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The Hospitallers and the Holy Land

The Hospitallers and the Holy Land: Financing the Latin East, 1187-1274

Judith Bronstein
Copyright Date: 2005
Published by: Boydell and Brewer,
Pages: 206
https://www.jstor.org/stable/10.7722/j.ctt81f9g
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  • Book Info
    The Hospitallers and the Holy Land
    Book Description:

    The Order of the Hospital of St John was among the most creative and important institutions of the Middle Ages, its history provoking much debate and controversy. However, there has been very little study of the way in which it operated as an organisation contributing to the survival of the Christian settlement in the East, a gap which this book addresses. It focuses on the impact of the various crises in the East upon the Order, looking at how it reacted to events, the contributions that western priories played in the rehabilitation of the East, and the various efforts made to restore its economic and military strength. In particular, the author shows the key role played by the papacy, both in the Order's recovery, and in determining the fate of the crusader states. Overall, it offers a whole new perspective on the connections between East and West. JUDITH BRONSTEIN gained her Ph.D. from the University of Cambridge.

    eISBN: 978-1-84615-402-7
    Subjects: History

Table of Contents

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  1. Front Matter
    (pp. i-iv)
  2. Table of Contents
    (pp. v-vi)
  3. Acknowledgements
    (pp. vii-viii)
  4. Abbreviations
    (pp. ix-x)
  5. Maps
    (pp. xi-xvi)
  6. Introduction
    (pp. 1-10)

    THE MILITARY ORDERS of the Hospital and the Temple are considered the most original products of the Latin kingdom of Jerusalem. These institutions, the main aim of which was defined in terms of fighting for the Holy Land and caring for the poor and pilgrims, were responsible for the survival of the Latin settlement in the East until the final fall of the kingdom of Jerusalem in 1291. The Hospitallers’ standing at the forefront of the defence of Palestine and Syria exposed them to great expense in maintaining their castles and manpower even in normal times; but natural disasters and...

  7. 1 The Hospitallers in the Holy Land, 1187–1274
    (pp. 11-63)

    THE HISTORY OF the Latin Kingdom from 1187 to 1274 is marked by a succession of calamities, which had a strong impact on the situation of the Order in the East. The battle of Hattin, on 4 July 1187, led to the contraction of the Latin settlement. After 1188 all that remained of the kingdom of Jerusalem was the city of Tyre, although the Third Crusade was to re-conquer the coast from Tyre to Jaffa, including the important city of Acre. The city of Tripoli, the Hospitaller fortress of Crac des Chevaliers, and the Templar castle of Tortosa were almost...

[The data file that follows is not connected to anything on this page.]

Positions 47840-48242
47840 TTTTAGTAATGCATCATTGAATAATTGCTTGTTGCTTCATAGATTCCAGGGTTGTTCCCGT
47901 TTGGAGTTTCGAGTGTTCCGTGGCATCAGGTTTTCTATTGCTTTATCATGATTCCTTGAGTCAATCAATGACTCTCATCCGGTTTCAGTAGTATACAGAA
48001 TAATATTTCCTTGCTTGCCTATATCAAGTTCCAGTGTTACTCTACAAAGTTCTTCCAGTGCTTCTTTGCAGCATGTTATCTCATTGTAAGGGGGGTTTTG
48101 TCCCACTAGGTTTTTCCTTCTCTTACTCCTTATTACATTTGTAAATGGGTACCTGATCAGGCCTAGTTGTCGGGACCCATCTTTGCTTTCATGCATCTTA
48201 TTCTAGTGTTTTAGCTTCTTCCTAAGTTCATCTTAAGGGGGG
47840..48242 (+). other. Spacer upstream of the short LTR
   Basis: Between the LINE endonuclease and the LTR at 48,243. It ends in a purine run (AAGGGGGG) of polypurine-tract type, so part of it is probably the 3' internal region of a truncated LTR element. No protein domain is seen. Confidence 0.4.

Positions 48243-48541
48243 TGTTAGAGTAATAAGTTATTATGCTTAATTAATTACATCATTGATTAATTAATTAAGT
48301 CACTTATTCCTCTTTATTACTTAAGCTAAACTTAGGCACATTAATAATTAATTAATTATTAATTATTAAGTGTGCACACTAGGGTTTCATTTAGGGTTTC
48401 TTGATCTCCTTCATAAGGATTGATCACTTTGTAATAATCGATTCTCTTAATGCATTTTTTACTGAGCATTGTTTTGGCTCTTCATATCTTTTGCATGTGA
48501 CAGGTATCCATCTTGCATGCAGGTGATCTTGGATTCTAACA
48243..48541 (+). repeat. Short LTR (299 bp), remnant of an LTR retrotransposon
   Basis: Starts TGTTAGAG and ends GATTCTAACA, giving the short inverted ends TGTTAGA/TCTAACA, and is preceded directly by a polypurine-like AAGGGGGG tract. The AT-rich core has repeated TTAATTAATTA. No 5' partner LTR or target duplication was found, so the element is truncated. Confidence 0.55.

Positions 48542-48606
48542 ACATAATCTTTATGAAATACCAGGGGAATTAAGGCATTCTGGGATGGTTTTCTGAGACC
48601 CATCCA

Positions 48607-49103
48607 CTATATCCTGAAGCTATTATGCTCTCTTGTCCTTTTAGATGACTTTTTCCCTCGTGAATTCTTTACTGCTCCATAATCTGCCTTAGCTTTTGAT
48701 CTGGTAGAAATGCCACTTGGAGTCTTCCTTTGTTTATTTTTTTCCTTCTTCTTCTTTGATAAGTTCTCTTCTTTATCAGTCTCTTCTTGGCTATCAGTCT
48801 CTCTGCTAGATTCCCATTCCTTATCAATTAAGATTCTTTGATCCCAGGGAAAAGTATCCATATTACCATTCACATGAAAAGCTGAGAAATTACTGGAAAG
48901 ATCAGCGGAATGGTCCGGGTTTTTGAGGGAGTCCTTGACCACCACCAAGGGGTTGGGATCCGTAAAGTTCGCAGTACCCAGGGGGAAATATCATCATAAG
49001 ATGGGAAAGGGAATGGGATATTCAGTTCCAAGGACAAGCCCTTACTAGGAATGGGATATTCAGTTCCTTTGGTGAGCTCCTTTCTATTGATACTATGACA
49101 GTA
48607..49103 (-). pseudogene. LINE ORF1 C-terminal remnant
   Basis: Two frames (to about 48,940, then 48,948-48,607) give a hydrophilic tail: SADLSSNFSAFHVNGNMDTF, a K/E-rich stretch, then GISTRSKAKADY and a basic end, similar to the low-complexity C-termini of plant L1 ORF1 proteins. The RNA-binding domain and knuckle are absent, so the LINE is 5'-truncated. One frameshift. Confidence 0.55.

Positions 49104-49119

8. 2 The Order in the West and Crises in the Latin East: The French Priories
    (pp. 64-102)

    THE HOUSES IN FRANCE were the biggest and richest the Hospitallers had in Europe. St. Gilles was the first priory to be constituted, at the beginning of the twelfth century. By the middle of the century it controlled a vast area extending from Aragon and Catalonia in the south to the low countries in the north. It seems also to have administered the Order’s estates in England. St. Gilles’ intensive expansion made it necessary to divide the priory into smaller administrative units. Although it would remain the most important priory in the Order’s provincial structure, the Hospitallers created new priories...

  9. 3 The Popes, the Hospitallers, and Crises in the Holy Land
    (pp. 103-132)

    THE PAPACY played an important role in the rehabilitation of the Hospital following crises in the Latin East. To help the Order fulfil its double role of defending the Holy Land and caring for the poor and pilgrims the papacy granted it a wide range of privileges.¹ The critical situation in the East had led to a change of attitude to the Hospital’s militarization, which had begun in the 1120s and had intensified by the 1160s.² At first the papacy showed concern with the Order’s increasing participation in military activities. The failed campaign of King Amalric to Egypt in 1168...

  10. 4 Members of the Order Serving in the Latin East and in the French Priories
    (pp. 133-139)

    THE PREVIOUS CHAPTERS have shown that besides a constant transfer of money and provisions, the Hospitallers in the East required a continual supply of manpower. Comparing lists of members of the Order serving in the Latin East with those in the French priories between 1187 and 1274 could help to clarify the brothers’ places of recruitment and service, as well as the mobilization of forces for the Latin East.¹

    Such a comparison shows that most brothers serving in French houses were locals and were never sent to the East.² They usually served close to their places of origin: Gaucher of...

  11. Conclusion
    (pp. 140-145)

    THIS BOOK has examined the reaction of the Hospitallers, as an international order of the Church, to crises in the Latin East. These crises included defeat on the battlefield, the loss of castles and towns, and natural disasters; they could be so severe as to impel the Order to change its policies or re-deploy its international resources.

    The defeat of the Christians at the battle of Hattin resulted in the almost complete devastation of the Hospitallers’ military disposition and economy in the Levant. They lost most of their castles, agricultural lands, and urban properties. Although appeals were sent to the...

  12. Appendix: List of Members of the Order Serving in the Latin East and in the French Priories, 1187–1274
    (pp. 146-166)
  13. Bibliography
    (pp. 167-182)
  14. Index
    (pp. 183-190)
  15. Back Matter
    (pp. 191-191)